Africa Fashion Guide
A social enterprise promoting sustainability within Africa's fashion and textile industry.


March 19th, 2012

Interview with Simon Ferrigno – Africa Fashion Guide African Cotton CAMPAIGN

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Written by: Jacqueline Shaw
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Back in September we launched Africa Fashion Guide at an event held at the Africa Centre in London’s West End. Part of the launch we held two discussions one on Ethical Fashion and the other on African Fashion. We were blessed to have Cotton Specialist Simon Ferrigno on the panel sharing his knowledge on cotton in regards to Ethical and African fashion.

With the launch of our now Africa Fashion Guide African Cotton Campaign we continue to bring you the best of the best specialists in the field. So we asked Consultant for Sustainable & Organic Farm Systems, Simon Ferrigno to be featured in an interview on AFG for our readers to understand why we believe African Cotton is so important.

As well as this interview below we are happy to announce the launch of Simon’s book:

Insider’s Guide to Sustainable Cotton

Published by MCL Global, who also produce the reputable publication Ecotextile News ,this fantastic handbook is a wealth of knowledge. Over 136 pages it covers the ecological impact of cotton production and the environmental challenges that this presents going forward.

EcoTextile News tell us that ‘The guidebook primarily focuses on the details of the systems and standards of sustainable cotton and the importance of research and development into the growth of the organic cotton sector. The book also includes:

  • The social and environmentally problematic over-use of pesticides
  • Cotton production data 2010-11
  • Biotechnology and genetically-engineered cotton
  • The importance of research and development
  • Mapping the way forward – recommendations
  • The evolution of IPM and agro-ecology.’

insiders Guide to Sustainable Cotton – by SImon Ferrigno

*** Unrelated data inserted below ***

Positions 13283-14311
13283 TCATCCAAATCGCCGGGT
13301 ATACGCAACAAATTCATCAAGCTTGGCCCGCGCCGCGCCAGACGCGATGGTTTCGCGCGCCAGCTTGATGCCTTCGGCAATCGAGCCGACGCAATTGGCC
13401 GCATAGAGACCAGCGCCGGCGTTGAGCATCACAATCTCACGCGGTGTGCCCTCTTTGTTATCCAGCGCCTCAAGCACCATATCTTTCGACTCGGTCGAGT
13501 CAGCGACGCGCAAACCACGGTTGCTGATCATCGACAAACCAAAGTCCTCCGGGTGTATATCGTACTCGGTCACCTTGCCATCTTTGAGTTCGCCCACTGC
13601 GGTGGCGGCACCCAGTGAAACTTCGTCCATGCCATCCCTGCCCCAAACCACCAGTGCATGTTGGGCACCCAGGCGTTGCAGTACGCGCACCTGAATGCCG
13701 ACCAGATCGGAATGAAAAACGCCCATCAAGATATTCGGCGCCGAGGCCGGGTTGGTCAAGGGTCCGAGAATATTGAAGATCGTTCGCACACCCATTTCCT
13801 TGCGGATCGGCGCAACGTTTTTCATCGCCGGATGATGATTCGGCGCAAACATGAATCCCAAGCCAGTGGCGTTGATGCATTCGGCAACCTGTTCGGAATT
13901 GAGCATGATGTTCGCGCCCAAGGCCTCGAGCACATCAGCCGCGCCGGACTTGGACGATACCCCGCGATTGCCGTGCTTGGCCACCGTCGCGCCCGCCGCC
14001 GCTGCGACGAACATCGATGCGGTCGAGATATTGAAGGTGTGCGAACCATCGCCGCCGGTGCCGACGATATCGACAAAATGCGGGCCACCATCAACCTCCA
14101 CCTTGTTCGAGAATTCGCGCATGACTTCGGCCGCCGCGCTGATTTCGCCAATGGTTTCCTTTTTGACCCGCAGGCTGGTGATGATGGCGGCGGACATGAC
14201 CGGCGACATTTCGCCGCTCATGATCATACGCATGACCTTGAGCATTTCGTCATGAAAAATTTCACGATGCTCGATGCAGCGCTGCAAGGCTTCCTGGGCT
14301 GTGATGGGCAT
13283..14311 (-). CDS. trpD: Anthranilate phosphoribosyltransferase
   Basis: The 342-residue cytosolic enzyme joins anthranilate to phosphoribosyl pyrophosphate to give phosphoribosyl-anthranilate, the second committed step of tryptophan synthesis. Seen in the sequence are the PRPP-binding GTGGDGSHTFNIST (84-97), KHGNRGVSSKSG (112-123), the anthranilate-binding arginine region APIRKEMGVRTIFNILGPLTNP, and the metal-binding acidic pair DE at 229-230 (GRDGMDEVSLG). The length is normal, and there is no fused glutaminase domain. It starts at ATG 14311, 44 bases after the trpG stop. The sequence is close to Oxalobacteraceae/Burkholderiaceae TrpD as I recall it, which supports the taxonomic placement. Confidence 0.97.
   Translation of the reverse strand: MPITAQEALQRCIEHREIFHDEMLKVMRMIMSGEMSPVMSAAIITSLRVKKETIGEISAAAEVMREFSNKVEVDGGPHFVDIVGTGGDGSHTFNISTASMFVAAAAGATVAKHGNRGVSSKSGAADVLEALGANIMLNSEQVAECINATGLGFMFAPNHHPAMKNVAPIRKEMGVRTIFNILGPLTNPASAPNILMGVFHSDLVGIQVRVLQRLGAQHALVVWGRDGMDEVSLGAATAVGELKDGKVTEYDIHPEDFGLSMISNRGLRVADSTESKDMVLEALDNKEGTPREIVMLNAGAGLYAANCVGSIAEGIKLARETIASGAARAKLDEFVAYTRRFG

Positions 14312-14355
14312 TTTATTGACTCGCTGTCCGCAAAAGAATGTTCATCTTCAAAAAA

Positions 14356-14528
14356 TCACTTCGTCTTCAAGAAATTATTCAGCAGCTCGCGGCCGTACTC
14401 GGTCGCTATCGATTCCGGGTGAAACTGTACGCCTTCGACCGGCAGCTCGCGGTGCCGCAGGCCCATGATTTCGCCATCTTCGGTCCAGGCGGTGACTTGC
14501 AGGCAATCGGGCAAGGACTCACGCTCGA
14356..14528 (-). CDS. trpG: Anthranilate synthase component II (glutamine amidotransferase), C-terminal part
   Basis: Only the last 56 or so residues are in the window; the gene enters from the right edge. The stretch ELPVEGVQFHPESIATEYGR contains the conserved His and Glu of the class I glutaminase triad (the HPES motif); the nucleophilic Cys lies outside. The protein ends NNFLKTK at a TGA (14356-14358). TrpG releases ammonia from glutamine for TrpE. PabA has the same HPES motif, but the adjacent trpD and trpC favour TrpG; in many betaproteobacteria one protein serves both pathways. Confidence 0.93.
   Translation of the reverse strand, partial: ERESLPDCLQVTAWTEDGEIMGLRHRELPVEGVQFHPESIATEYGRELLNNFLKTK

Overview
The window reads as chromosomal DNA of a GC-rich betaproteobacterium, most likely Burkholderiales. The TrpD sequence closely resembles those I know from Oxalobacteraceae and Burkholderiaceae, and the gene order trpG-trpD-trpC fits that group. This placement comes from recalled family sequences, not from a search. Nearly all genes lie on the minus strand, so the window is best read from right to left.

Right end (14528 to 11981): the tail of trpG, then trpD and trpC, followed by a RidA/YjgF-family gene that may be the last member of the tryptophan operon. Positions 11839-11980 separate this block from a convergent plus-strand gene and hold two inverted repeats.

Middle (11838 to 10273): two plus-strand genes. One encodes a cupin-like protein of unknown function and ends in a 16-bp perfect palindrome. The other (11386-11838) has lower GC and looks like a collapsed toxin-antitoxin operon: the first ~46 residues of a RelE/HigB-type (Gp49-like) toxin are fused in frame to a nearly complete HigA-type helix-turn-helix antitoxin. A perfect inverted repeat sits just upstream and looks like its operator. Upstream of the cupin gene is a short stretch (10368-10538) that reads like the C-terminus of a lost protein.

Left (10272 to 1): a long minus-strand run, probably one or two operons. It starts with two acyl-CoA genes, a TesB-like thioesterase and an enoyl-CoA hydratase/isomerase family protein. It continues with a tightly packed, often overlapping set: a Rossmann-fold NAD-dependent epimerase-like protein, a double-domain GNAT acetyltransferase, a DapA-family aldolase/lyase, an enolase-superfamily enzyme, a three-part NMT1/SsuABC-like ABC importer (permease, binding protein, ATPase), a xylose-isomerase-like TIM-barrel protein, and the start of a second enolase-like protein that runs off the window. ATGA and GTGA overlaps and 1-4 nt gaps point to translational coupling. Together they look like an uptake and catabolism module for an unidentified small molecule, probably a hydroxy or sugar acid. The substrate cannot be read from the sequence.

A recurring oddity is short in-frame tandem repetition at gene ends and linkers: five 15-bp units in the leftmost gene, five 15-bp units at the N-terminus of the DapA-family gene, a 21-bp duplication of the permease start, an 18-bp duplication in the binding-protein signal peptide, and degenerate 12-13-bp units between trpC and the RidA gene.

Interview with Simon Ferrigno
AFG: Please tell us more about your background specifically in cotton agriculture and farming and what your job entails.

Simon: I’ve been working on cotton and sustainability since 2000. I have worked in a sustainability think tank, The International Institute for Environment and Development, and studied also with the Open University in 1998, studying Environment and International Development. In 2000 I applied and was offered a job working on cotton with Pesticide Action Network. I had written my dissertation on cotton and with PAN worked on both the problems with cotton and promotion of the alternatives, such as organic cotton. PAN UK was very involved in working with partners in Africa, and I travelled regularly to Senegal and Benin in particular, while working on campaigns and engagement with businesses and designers in the UK and across Europe.

My job these days is as an independent researcher and writer on cotton and sustainability. I work advising agencies, NGOs, companies and designers on sourcing sustainable cotton or investigating issues, as well as doing writing for magazines, notably Ecotextile News. I also sit on various committees, such as the RITE (Reducing the Impact of Textiles on the Environment) Group steering committee, the Better Cotton Initiative advisory group as well as the Soil Association Textile and Trade group.

A big part of my job is also networking and sharing information, notably with producers around the world, including in Africa. Being an independent allows me to think and act more freely. I am also part of two other initiatives, Cotton Conversations (‘a learning and choice-support process to improve collaboration and business efficiency’) and the Buying Pool, an in-development initiative to help connect small and medium sized brands to farmers and manufacturers in developing countries through group buying.

AFG: Why is cotton such an importance to the textiles industry please highlight the pros, cons and qualities of cotton that we love so much?

Simon: Cotton is a raw material that has been central – on a global level – since the 16th and 17th centuries when it became a widely used material in Europe and helped fuel the industrial revolution, and sadly, later, slavery and the US civil war. Before that, the domestication of cotton at least 7,000 years ago in the Indus valley and separately in south America (5 to 6,000 years ago) and southern Africa (4,500 years ago) mean it is part of our human cultural fabric.

Cotton signifies the shift from subsistence lives to organised lives where there was a surplus in society to allow for luxury, and innovation, when needs beyond survival were satisfied. However, cotton has gone from being the major fibre in textiles 50 years ago to only some 36% now, because of the arrival of synthetic fibres.